Smart contracts are pieces of computer code that run and define rules for any transactions on blockchain. They are self-verifying and self-executing, which makes them effectively remove the need for any middleman or intermediate for different types of transaction.


What does using that Blockchain system look like in a Digital Pathology use case?


Consider 4 nodes from different stakeholders participating in the proposed Blockchain system.



Fig1. Simple Blockchain block diagram for Digital Pathology use case


  • (1) Lab Solutions participating in this solution will add a ledger entry with meta-data (image hash, other image information), when an image/report is generated. Hence, every image generation from every participating WSI in recorded into this system.


At event of this transaction (when create image is added to the Blockchain system), using smart contract the system could add some electronic logic to release some digital tokens to WSI systems account.


  • (2) Participating patients could digitally give their consent to use their anonymous data for research activities. They could even take back their consent when they feel to do so. These are recorded in immutable ledgers for the lifecycle of the image.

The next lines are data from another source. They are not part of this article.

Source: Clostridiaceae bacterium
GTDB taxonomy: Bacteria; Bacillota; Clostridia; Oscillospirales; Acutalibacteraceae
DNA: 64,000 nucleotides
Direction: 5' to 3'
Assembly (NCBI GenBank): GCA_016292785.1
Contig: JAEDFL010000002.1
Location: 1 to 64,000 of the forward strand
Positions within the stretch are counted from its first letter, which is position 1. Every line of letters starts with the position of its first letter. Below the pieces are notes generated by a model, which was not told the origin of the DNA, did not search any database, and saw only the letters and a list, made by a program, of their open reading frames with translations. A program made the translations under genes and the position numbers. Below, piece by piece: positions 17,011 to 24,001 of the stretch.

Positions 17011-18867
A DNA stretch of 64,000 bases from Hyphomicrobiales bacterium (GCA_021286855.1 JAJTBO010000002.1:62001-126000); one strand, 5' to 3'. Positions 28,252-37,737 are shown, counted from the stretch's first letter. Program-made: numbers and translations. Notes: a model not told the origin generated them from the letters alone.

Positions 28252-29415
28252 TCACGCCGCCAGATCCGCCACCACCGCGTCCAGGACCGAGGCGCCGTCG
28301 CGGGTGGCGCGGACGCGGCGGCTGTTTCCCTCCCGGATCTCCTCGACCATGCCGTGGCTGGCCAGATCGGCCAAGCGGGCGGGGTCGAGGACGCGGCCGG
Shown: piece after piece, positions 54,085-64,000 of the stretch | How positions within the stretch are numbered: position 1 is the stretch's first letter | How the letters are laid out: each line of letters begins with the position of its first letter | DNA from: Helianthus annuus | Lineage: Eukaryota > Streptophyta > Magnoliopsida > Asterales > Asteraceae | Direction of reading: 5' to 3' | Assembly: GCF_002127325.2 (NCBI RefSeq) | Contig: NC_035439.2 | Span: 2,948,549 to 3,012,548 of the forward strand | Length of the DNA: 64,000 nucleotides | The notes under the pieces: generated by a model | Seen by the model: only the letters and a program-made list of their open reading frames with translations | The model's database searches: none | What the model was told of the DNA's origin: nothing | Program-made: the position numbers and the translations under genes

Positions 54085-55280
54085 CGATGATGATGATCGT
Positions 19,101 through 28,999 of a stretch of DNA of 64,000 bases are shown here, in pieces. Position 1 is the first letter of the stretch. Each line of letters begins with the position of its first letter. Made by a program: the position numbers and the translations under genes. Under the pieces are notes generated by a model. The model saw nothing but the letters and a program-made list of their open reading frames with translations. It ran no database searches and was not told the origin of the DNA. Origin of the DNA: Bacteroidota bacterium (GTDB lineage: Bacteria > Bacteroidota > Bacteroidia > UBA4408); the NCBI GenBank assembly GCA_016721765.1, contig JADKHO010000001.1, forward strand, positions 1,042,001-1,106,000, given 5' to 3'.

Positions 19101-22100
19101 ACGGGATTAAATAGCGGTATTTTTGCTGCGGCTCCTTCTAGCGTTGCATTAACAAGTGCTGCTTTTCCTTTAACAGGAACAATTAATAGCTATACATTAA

At event of this transaction (when patient provides access to their image), using smart contract the system could release some digital tokens to patients account.


  • (3, 4) Participating med-tech/research companies could query a very specific patient shared data from different geographies in a small time frame and get started with their research activity.


At event of this transaction (when image is accessed and downloaded), using smart contract the system could seek some digital tokens from the med-tech/research companies to its account. What are the value adds of Blockchain?


  • Creates value-based chain with different stakeholders, where everyone complements each other’s function. It’s win-win situation for all participating entries.